Monday, February 02, 2009

Some academic assumptions...

...regarding basic macroeconomic theory are wrong.

We do not live in a closed economy with one export.

We do not live in a world with commodity-backed currency.

The U.S. does not need to "finance" its debt. It does not need to "get" dollars in order to spend them. It does not need to exchange gold for currency. It does not need to go hat in hand to "creditor nations" in order to spend its currency. "Financing" is not the problem. Inflation is the problem.

So when I read that a very famous financial economist (closely associated with a certain midwest school that is my alma mater) has entered the debate with the following:

"1. Bailouts and stimulus plans must be financed.

2. If the financing takes the form of additional government debt, the added debt displaces other uses of the funds.

3. Thus, stimulus plans only enhance incomes when they move resources from less productive to more productive uses.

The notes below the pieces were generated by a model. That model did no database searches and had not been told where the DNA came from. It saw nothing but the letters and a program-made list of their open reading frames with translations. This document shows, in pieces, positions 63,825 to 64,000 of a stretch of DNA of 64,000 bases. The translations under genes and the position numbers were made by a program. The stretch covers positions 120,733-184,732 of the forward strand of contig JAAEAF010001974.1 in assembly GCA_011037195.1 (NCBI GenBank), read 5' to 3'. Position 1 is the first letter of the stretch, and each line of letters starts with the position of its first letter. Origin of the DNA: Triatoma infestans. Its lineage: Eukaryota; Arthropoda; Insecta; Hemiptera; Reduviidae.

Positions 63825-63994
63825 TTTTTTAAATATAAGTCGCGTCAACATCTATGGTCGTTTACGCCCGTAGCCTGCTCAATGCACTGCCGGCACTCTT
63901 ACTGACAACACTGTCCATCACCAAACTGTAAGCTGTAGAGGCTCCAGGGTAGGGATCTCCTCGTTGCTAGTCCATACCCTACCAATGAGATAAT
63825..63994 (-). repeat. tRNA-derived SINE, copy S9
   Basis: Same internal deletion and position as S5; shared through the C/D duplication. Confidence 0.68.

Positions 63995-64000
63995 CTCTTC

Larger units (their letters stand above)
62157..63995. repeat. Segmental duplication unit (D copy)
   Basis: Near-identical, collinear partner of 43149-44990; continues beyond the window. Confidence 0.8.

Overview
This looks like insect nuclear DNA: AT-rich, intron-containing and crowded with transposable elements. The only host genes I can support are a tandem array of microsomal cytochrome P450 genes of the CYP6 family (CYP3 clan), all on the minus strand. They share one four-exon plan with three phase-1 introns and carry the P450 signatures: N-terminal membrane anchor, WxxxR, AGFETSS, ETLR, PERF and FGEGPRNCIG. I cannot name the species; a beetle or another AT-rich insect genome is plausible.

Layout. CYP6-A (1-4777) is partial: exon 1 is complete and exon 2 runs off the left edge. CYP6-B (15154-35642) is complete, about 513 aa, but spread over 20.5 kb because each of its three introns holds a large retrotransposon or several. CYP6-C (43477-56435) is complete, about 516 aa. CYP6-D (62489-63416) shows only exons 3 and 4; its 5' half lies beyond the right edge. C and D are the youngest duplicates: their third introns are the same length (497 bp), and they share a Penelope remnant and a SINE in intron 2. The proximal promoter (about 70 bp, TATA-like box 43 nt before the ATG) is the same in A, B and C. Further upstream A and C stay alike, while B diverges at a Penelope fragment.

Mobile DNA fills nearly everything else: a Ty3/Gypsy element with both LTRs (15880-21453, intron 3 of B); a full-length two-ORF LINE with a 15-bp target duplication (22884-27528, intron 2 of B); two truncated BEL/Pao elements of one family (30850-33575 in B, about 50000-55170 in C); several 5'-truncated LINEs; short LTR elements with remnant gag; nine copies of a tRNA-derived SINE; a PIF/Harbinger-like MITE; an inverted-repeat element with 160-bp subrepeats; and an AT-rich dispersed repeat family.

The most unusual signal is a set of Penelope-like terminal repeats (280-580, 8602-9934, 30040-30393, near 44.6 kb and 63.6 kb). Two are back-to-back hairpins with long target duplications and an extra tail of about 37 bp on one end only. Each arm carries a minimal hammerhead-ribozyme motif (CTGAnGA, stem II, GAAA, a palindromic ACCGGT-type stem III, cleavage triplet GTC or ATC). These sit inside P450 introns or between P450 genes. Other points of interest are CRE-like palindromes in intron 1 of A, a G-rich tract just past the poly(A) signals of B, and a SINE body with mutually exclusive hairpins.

Are any of these statements incorrect?"

I must answer the question "yes". "Financing" is a misnomer for the U.S., armed with the world's only reserve currency. The Treasury market itself is best thought of as an interest-rate management system than a "financing" system for spending.

As for point 2., we are still stuck in the "sources and uses" type of thinking about "debt" here. This is not a U.S. company or municipality borrowing to spend. This is a sovereign with full control and ownership of its currency engaging in deficit spending...

Too often, brilliant people fail to question their assumptions. The chain of logic that results is often beautiful, but unfortunately of no use in understanding or prediction.

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